Thursday, January 22, 2009

Thing 9

I have to agree with Melissa’s assessment of the feed search engines like Syndic8 and Topix. I’m not sure a dedicated search engine just for RSS feeds is necessary. Google Reader’s search function worked fine for me and, like Melissa, I found myself mostly just going to the websites in my favorites and either clicking their RSS feed links or copying and pasting their URLs into Google Reader.

I suppose you could save a little time by simply searching for a particular website’s feed on Syndic8. You wouldn’t have to search around for the RSS feed link on the site’s webpage (they’re never in the same place and some sites don’t even have them). Plus, they also proffer “featured” or “random” feed links on their homepages that may introduce you to a link you might never have purposefully searched for. And, they typically offer a way to browse through related feeds in case you’re looking for something new. Technorati is pretty impressive but Syndic8’s categories leave a lot to be desired (particularly because you have to drill down through several layers to actually get to a feed).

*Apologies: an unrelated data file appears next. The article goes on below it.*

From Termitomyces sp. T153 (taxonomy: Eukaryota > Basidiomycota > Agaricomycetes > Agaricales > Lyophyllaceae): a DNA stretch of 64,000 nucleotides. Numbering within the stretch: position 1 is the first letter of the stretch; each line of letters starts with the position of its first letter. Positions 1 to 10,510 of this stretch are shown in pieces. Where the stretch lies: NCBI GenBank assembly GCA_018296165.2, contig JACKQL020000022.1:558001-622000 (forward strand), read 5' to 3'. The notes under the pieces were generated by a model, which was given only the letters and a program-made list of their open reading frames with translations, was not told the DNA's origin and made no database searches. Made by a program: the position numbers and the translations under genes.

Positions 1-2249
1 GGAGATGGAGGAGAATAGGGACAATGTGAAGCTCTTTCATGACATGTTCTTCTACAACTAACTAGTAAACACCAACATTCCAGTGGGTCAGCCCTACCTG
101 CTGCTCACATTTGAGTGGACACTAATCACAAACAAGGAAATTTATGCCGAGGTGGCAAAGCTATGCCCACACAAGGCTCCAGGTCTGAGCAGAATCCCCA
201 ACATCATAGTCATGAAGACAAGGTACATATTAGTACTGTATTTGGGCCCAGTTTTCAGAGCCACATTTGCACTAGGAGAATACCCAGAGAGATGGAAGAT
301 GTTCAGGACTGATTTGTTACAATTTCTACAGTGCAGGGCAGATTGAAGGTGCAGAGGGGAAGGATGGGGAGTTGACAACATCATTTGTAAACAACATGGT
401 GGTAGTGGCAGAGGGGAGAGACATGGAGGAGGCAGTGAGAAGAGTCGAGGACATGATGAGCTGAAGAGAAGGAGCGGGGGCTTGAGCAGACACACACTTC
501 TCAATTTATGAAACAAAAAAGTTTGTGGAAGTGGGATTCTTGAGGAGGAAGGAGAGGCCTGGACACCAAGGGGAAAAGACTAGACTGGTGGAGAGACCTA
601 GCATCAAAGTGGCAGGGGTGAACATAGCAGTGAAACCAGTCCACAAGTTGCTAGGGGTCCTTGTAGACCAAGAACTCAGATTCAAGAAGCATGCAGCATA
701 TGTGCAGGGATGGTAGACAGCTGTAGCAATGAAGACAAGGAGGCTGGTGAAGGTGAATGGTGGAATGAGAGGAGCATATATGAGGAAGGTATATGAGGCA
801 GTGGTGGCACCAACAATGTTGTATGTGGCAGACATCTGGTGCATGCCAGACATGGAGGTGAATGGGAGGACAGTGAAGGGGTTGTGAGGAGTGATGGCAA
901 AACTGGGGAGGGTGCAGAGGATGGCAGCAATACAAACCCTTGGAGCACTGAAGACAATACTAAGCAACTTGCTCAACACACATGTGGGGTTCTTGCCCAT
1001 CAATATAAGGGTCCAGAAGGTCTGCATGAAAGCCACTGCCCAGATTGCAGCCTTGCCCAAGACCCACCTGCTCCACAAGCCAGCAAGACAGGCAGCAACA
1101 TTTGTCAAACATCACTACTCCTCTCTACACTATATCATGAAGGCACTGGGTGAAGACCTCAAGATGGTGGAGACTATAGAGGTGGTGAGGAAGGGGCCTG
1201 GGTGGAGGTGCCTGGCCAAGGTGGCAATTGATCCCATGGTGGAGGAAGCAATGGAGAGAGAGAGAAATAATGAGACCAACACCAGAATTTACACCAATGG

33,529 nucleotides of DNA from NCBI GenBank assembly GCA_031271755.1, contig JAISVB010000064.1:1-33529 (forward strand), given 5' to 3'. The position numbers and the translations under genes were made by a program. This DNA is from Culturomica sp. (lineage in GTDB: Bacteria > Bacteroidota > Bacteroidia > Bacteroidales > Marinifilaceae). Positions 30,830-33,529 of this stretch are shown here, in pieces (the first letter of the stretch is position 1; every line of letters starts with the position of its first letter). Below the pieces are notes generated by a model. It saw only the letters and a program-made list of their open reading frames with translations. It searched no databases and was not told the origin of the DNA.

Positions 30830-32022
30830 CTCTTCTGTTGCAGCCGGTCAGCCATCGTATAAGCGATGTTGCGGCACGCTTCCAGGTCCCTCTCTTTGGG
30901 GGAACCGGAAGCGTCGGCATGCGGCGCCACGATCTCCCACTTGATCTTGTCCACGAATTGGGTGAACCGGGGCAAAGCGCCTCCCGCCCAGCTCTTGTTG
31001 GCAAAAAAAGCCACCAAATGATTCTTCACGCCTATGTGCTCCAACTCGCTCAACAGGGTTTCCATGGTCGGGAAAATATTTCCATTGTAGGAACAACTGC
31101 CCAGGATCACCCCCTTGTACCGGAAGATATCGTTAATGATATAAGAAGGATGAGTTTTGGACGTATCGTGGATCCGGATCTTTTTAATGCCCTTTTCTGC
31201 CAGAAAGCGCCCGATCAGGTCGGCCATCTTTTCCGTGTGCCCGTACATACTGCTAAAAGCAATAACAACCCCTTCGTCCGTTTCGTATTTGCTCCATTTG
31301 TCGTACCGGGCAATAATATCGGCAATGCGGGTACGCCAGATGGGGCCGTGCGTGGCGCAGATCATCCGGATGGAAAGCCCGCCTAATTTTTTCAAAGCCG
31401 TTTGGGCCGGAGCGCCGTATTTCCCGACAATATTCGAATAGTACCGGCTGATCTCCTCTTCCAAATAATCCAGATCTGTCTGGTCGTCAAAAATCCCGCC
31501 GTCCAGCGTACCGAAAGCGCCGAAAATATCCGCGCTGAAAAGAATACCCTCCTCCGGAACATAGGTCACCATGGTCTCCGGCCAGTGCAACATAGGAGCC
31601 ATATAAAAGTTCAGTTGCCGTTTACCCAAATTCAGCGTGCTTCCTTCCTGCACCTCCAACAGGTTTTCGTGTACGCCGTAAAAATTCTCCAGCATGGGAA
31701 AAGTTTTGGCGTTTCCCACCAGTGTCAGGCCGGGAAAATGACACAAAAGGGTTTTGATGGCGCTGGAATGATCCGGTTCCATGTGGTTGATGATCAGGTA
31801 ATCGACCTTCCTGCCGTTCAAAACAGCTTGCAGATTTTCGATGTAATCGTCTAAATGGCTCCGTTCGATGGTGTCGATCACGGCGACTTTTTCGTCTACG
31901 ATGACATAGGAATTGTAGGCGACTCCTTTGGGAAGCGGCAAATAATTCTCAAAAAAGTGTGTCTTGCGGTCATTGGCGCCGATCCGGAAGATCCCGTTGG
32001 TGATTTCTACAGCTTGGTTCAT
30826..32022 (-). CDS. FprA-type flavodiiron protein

Technorati did a much better job of finding related feeds to blogs when I did a custom search for “raising chickens” than Syndic8 or Topix and the Bloglines’ search produced comparable results to Google Reader’s search.

All in all, I will probably end up doing what’s easy and familiar and continue to use Google Reader’s search function.

1 comment:

  1. I think that's true of a lot of technologies. Familiarity is sometimes better than functionality. I think of Chinese accountants who could work faster with an abacus than Western counterparts with calculators, or an experienced lumberjack who could clear faster with an axe than a chainsaw simply because he knows the tool. As librarians, I think we need to spread the gospel of knowledge. The latest thing won't do you any good if you don't understand how to use it, and a librarian who knows the collection is always going to find The South Beach Diet before a customer who's never used the catalog before.